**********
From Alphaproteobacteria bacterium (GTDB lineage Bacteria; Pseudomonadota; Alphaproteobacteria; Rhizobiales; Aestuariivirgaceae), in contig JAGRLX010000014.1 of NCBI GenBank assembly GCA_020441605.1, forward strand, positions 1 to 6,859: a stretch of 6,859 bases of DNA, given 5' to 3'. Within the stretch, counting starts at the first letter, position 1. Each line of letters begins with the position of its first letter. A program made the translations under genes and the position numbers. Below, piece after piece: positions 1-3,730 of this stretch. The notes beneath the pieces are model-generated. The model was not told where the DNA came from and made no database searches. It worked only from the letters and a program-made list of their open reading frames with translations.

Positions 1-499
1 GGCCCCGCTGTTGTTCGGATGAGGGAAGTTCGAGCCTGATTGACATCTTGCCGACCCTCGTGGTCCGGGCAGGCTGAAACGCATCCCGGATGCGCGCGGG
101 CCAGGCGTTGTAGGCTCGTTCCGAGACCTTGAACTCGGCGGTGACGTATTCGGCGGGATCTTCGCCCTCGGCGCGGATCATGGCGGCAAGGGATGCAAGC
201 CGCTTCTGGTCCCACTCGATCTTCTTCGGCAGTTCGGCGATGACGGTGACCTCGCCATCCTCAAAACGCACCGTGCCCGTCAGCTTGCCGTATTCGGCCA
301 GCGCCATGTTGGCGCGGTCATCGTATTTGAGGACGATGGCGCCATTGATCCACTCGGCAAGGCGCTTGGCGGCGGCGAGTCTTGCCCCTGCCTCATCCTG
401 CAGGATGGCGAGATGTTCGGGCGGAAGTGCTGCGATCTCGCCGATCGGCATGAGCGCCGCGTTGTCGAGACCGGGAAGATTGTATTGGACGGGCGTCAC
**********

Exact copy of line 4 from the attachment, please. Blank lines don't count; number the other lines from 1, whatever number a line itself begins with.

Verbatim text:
101 CCAGGCGTTGTAGGCTCGTTCCGAGACCTTGAACTCGGCGGTGACGTATTCGGCGGGATCTTCGCCCTCGGCGCGGATCATGGCGGCAAGGGATGCAAGC